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Native American artist Bruno featured at Deines
new slt bruno

Modern medicine man to speak

RUSSELL — The Deines Cultural Center is hosting a free “conversation” with Peter Paul Bruno, “Modern Day Medicine Man” to discuss healing and health from a Native American viewpoint.
Bruno’s talk will begin at 7 p.m. on Saturday, Jan. 26, at the Deines Cultural Center in Russell.
Bruno will talk about Creative Energetic Health as a way to experience personal health and well being at all levels.
Creative Energetic Health uniquely combines healing techniques from quantum physics, Native American medicine, Chinese martial arts, Yogic philosophy, Ayurvedic and traditional medicine. He says with these techniques you can return health to yourself, your family, and anyone you wish to help experience life without health issues.
 Bruno does not view himself as a supernatural or mystic healer. Instead, he acknowledges the results of energy work sessions with people as a gift of their own efforts in the participation and growth of their own healing processes.
 While working and interacting with patient problems starting at the age of about 16, Bruno has now worked on thousands of patients from around the globe. He is now focused on teaching these techniques so that others can benefit from this unique combination of ancient healing practices.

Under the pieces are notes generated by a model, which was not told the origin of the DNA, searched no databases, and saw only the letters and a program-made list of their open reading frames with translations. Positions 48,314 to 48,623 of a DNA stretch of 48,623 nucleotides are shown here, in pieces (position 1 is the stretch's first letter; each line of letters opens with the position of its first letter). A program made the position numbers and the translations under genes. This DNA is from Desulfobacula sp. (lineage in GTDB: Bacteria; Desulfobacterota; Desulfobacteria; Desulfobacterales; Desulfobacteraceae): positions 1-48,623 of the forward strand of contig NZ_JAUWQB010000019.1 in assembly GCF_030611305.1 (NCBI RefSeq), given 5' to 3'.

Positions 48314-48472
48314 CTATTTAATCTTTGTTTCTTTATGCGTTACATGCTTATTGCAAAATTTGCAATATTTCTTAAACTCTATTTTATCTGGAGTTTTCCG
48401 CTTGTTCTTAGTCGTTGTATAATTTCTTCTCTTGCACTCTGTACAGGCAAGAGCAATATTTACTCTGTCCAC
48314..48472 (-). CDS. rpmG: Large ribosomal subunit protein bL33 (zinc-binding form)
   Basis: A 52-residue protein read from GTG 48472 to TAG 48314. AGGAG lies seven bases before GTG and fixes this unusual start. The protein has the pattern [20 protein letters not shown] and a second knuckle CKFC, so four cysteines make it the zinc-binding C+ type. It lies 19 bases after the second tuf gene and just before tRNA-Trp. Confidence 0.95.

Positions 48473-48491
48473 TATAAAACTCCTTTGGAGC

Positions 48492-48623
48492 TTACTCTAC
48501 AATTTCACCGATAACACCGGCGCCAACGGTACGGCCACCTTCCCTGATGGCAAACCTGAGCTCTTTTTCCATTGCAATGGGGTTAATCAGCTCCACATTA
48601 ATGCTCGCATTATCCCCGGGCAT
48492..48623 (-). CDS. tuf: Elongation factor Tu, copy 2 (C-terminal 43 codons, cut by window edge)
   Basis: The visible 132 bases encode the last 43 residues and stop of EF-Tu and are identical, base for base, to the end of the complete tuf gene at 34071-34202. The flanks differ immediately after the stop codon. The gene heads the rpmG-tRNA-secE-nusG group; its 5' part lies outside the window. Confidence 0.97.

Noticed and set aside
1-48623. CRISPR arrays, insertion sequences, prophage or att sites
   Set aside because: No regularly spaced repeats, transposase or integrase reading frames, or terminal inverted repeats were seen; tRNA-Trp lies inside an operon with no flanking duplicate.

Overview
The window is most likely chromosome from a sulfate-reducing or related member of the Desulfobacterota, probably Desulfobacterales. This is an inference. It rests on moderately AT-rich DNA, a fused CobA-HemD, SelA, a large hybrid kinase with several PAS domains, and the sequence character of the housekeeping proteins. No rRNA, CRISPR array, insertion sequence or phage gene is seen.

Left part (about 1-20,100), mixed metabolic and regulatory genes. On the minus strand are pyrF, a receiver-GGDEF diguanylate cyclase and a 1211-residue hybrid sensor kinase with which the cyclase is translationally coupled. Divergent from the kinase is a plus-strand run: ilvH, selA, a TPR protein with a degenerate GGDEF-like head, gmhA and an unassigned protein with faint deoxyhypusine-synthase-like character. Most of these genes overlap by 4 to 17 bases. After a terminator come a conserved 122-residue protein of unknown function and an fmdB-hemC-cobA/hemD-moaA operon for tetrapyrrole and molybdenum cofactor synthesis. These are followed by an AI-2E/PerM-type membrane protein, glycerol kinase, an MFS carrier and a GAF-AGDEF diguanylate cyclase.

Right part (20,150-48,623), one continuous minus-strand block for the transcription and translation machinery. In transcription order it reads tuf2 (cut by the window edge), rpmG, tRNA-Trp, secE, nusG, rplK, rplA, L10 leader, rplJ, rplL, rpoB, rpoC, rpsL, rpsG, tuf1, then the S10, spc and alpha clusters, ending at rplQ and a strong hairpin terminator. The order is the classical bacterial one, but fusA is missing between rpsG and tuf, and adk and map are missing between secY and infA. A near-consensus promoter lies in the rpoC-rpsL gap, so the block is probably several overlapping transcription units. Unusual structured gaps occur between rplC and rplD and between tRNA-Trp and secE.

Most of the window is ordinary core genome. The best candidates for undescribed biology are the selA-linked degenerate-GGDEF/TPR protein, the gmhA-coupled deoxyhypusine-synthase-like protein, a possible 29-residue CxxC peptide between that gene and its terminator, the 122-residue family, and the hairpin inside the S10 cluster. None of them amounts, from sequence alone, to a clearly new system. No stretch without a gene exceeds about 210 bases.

The free lecture/conversation introduces another side of the artist whose impressionist paintings and expressionist drawings are currently exhibited at the Deines Cultural Center.

RUSSELL — “IMpressionist Paintings and EXpressionist Drawings” by Native American artist Peter Paul Bruno will be at the Deines Cultural Center from Jan. 17 through Feb. 24, 2013.  The opening reception is Sunday, Jan. 27, from 2-4 p.m.
 In the Citizen band Potawatomi tribal rolls, the artist is a member of the Bruno family lineage. He was born in the Pawnee Indian Hospital in November 1949. Growing up in central Oklahoma and on the Navaho reservation made for lasting impressions of the landscapes and people.
“Memories are mutable and leave us with only impressions of our experiences,” Bruno said. “I feel that my impressionist paintings revive those memories while leaving room for the imagination to personalize.”
Bruno began drawing and painting in fourth grade. He had a teacher who allowed for the only painting method that children use, expressionism. That teacher would also train him in classical painting for several years.
Bruno bought his first oils and canvas at age 16.  He lived and worked with artists and programs in Carmel-by-the-Sea in the ’70s, and Santa Fe in the ’80s, helping him in understanding the diverse nature of artistic effort.  He explains that the Navaho have a phrase “to walk in beauty,” which is a form of harmony with the universe.  “Art is a path of beauty for me,” he said.
The Deines Cultural Center is located at 820 North Main in Russell, admission is free and the Center is open Tuesday through Friday from noon to 5 p.m. and Saturday and Sunday from 1-5 p.m. The Deines Cultural Center is accessible to those with disabilities.